There is no real perception, in the west, of what Belarus is. On how society moves, what makes it tick (to use a more mundane approach).

There are mainly two sources of information about Belarus to someone in EU (I will on purpose ignore the USA because I think they cannot be part of any solution), state news agency and opposition propaganda:

  • The official agency does, of course, what every official news agency does: cover the good things of the government and agitate several ghost and fears that may threaten the state. Uses it also for diplomatic purposes. But this happens everywhere in the EU – with different types of contents but the same goals.
  • The opposition propaganda has a teleological approach conditioned by the sole desire to overthrow, not really knowing how, Lukashenko. By propaganda I don’t mean fake news, I mean a skewing of perspective and an incapacity of publishing anything beyond the scope of their unique goal.
  • A third source could be added, of an international press that pays attention to Belarus only as a accessory topic to Russia.
  • This classification would not be complete, nonetheless, without an honorable mention to the project BelarusFeed that tries hard to promote a clear and as unbiased as possible image of the country. But like any other small editorial project it runs against the harsh barrier of financial sustainability.

Without an independent news reporting approach (as independent as it is possible anywhere) the west will not become interested in Belarus. At least not for the good motives. It may be interested only because of the geopolitical interest of further cornering Russia (this is why the USA can never be part of any solution that serves Belarus interests), for which, in fact, it matters very little whether the regime shifts or not. The complains on lack of democracy and violation of human rights don’t seem to pose serious problems in a lot of other places – Ukraine included (especially on the human rights side), but also the good pupil Latvia that keeps 15% of its inside-borders-born population without citizenship rights.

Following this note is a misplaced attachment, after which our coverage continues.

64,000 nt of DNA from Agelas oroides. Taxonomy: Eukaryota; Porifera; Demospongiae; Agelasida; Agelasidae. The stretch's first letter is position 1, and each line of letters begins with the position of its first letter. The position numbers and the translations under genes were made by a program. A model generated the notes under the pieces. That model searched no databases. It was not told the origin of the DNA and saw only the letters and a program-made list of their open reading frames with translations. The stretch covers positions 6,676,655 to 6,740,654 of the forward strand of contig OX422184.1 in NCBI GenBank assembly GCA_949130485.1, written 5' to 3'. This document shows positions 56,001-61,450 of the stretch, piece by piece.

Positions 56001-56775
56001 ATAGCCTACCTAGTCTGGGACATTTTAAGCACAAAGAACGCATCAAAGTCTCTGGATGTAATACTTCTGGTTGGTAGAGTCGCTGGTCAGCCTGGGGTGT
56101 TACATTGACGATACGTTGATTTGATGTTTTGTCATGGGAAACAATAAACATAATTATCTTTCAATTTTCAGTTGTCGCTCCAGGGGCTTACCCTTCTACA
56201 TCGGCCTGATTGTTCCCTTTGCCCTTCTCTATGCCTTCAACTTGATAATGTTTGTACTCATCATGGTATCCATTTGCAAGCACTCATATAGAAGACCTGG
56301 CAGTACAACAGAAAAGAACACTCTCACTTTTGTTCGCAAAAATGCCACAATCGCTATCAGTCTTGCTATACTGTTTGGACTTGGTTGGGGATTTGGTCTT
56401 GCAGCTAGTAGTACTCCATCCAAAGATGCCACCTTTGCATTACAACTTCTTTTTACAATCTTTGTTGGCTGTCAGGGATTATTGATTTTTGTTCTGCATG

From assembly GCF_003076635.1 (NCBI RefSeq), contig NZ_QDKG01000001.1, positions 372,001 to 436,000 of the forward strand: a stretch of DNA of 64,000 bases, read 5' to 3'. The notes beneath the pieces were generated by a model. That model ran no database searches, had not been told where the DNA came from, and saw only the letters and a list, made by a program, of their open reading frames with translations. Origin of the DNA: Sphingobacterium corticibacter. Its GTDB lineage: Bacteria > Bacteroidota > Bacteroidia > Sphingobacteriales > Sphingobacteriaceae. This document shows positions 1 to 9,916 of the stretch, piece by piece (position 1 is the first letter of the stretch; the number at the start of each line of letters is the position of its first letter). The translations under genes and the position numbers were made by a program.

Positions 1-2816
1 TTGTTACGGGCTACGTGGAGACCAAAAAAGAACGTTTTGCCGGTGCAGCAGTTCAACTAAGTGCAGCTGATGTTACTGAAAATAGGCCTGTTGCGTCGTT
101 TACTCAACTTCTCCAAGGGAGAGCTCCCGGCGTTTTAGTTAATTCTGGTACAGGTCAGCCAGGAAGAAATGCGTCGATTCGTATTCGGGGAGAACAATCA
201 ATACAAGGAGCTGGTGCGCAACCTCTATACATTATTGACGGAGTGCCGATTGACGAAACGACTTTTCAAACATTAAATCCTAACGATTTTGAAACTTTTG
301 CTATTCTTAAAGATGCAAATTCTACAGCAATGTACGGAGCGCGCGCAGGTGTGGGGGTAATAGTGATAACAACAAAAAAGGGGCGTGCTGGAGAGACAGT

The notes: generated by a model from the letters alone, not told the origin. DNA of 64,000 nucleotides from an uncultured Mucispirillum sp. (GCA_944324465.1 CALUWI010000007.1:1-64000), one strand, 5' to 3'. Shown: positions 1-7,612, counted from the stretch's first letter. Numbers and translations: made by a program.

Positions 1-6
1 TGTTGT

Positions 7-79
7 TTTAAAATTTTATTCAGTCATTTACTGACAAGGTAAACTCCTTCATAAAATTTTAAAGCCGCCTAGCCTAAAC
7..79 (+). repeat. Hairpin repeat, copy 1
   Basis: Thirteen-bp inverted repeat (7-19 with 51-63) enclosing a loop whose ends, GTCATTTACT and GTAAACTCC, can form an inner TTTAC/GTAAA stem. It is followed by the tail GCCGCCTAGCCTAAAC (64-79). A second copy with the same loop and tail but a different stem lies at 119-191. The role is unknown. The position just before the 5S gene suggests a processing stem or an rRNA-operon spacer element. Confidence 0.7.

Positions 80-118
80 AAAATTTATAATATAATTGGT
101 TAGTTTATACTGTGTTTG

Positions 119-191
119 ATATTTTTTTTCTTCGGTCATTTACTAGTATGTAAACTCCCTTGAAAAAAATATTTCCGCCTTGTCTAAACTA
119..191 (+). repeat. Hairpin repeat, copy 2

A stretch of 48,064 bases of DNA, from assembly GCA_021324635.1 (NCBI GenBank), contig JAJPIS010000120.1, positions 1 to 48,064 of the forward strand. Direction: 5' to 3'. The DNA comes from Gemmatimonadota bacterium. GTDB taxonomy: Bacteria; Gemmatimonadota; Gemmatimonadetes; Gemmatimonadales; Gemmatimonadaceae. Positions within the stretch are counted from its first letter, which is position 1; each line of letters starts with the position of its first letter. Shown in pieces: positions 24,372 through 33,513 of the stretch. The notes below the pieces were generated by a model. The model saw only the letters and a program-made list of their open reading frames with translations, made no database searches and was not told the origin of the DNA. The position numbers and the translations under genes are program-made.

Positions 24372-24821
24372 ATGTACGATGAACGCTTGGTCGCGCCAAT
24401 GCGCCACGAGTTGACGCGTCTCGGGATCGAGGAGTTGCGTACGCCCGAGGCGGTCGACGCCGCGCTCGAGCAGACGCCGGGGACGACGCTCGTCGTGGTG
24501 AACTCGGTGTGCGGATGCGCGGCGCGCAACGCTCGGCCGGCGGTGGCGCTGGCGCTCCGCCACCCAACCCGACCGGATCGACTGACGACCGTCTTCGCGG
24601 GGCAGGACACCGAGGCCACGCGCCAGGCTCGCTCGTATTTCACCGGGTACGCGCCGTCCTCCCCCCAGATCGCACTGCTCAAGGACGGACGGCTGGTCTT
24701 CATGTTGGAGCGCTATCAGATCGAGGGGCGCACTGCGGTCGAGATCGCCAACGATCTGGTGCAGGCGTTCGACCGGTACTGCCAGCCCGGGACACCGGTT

From a geopolitical perspective Belarus is more ready now to be seduced by the west that it ever was. Further postponing on action from the EU will only push the country into Russia – although or different reasons, similar to what happened with Moldova where Russia constitutes more and more the “escape pod”. The recent developments with the prices of oil supply show that the tension is increasing. We cannot, nonetheless, expect for Belarus to, single-handed and in extremis, simply cuts bonds with Russia – winters are pretty cold in Belarus without Russian energy. Nor could ever such cut have a positive long-lasting outcome.

Western public opinion must be brought to knowledge of what really goes on in Belarus. This will mobilize the civil society for the country and, consequently, the political sphere. There needs to be the understanding that no system simply change itself completely in a simple quick succession of steps. The democratic shift intended by a lot of those inside Belarus is not even perceived outside, aside from some very small informed groups. Without a non-biased news outlet about the country, oriented for the western public I foresee no big change in the status quo. At least not in the desired direction.

As it is Belarus will either increase its level of isolation or will slowly start to divide into two blocs, supporting the two different big neighbours (EU and Russia) running a serious risk of ending up on some Ukraine-like situation.